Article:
Interviews definitely don’t end once you walk out the door. The interim between that moment and their response is like a nightmare for most. What can you do to ease it? You need to follow up. Although it’s not really mandatory and not all recruiters hope to get an email or a phone call from you, doing it may always work in your favor. There’s nothing to lose if you do it the right way. A simple follow-up after the interview from your end could ensure success for you.
How to follow up after an interview?
There are various ways to approach it but always start with a thank you for the hiring manager’s time. That always makes sense and it always means more than courtesy.
Show your enthusiasm regarding the job profile and the time you spent giving the interview. Add in a line or two subtly indicating at why you’re the best fit for the role you’ve interviewed for. This also gives you the time to recollect if you’ve forgotten to ask any important information.
Ask them what is the best timing and method to follow up with them. This sort of gives you an idea about what to expect post interview.
The aim of following up is not only a part of making a good impression but to actually reiterate the fact that you’re one of the best candidates that came that day. You were invited because you were considered to be good. A follow-up will just make your chances better of the interviewer thinking positively about you.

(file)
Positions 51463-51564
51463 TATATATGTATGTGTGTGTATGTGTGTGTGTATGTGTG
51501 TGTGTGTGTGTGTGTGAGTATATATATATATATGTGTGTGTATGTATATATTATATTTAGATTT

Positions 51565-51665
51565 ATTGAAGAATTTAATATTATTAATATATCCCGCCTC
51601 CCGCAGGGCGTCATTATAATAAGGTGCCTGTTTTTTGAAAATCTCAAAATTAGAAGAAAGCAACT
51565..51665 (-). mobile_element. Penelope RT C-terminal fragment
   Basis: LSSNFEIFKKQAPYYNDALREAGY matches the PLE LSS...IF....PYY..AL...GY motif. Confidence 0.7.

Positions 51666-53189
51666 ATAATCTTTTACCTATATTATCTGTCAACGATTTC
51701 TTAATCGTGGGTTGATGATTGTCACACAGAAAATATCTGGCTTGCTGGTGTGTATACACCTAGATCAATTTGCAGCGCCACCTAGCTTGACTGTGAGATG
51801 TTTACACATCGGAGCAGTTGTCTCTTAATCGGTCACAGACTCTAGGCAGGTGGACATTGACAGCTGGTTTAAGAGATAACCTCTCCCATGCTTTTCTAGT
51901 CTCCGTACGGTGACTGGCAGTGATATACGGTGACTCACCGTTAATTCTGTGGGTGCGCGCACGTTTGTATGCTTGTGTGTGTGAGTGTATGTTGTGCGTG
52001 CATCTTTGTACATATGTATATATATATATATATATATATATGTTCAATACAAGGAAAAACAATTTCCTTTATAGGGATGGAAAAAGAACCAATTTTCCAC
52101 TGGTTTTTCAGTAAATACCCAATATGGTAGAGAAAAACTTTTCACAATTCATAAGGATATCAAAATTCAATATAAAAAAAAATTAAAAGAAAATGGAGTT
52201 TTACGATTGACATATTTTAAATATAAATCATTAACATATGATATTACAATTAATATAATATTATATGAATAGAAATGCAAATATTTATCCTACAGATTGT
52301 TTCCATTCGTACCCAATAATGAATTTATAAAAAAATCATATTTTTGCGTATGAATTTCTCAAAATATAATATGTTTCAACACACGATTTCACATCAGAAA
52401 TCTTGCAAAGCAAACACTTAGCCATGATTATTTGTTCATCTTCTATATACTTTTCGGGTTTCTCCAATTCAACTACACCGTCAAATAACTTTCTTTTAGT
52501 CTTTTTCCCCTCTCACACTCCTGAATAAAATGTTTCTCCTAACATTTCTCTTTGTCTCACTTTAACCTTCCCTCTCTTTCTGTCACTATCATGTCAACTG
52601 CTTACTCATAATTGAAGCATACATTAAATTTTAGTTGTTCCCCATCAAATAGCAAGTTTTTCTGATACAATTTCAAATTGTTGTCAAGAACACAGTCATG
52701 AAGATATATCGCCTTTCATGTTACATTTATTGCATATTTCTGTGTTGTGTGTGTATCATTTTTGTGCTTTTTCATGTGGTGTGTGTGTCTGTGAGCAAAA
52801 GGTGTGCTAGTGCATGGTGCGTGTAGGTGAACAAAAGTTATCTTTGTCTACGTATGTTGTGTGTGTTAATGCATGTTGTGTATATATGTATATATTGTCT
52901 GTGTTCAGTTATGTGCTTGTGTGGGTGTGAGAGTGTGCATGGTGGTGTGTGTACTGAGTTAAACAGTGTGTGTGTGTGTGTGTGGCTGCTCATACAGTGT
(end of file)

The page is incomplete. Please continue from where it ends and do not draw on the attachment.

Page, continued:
What to keep in mind?
There are certain factors to be kept in mind while you follow up with the interviewer. You need to make sure some time has at least passed after the interview, say 24 hours. If you’re checking back because you’ve had no revert at all, for that too you need to wait for at least 3 days before you can ask them.
Maintain the same tone and type of conversation you had with the interviewer while at the interview. Don’t try to get too informal or friendly and try to keep it as natural as possible.
Keep your personality intact while you’re writing a mail or talking on the phone with the interviewer. He should really know who you are. You can always bring back important conversation pointers into the follow-up conversation and remind them again.
Take your time in framing a message or what you want to talk, beforehand. You really want to give a good impression as well, so put in the effort and time required for it.
Which method to use for follow-up after an interview will depend on how the interview went. If they have communicated over a call, you can also call them. If email or LinkedIn is the only source of contact, you may decide to stick to it. It’s what you feel is appropriate in the end.